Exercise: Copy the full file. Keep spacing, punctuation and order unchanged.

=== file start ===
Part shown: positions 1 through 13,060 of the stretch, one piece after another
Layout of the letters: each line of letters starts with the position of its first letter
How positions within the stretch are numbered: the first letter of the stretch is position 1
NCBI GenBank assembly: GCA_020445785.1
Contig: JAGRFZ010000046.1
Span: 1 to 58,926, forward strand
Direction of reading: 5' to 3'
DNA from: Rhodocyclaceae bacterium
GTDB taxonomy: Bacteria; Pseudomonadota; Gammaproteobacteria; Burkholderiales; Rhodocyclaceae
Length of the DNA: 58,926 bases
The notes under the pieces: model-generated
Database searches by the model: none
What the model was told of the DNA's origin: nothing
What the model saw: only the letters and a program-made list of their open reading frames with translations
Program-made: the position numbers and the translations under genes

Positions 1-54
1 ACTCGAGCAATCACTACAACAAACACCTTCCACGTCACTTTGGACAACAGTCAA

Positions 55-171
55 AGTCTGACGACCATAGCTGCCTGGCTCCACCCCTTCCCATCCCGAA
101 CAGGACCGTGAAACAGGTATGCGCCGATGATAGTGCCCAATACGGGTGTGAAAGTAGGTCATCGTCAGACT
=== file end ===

Part shown: positions 1 through 13,060 of the stretch, one piece after another
Layout of the letters: each line of letters starts with the position of its first letter
How positions within the stretch are numbered: the first letter of the stretch is position 1
NCBI GenBank assembly: GCA_020445785.1
Contig: JAGRFZ010000046.1
Span: 1 to 58,926, forward strand
Direction of reading: 5' to 3'
DNA from: Rhodocyclaceae bacterium
GTDB taxonomy: Bacteria; Pseudomonadota; Gammaproteobacteria; Burkholderiales; Rhodocyclaceae
Length of the DNA: 58,926 bases
The notes under the pieces: model-generated
Database searches by the model: none
What the model was told of the DNA's origin: nothing
What the model saw: only the letters and a program-made list of their open reading frames with translations
Program-made: the position numbers and the translations under genes

Positions 1-54
1 ACTCGAGCAATCACTACAACAAACACCTTCCACGTCACTTTGGACAACAGTCAA

Positions 55-171
55 AGTCTGACGACCATAGCTGCCTGGCTCCACCCCTTCCCATCCCGAA
101 CAGGACCGTGAAACAGGTATGCGCCGATGATAGTGCCCAATACGGGTGTGAAAGTAGGTCATCGTCAGACT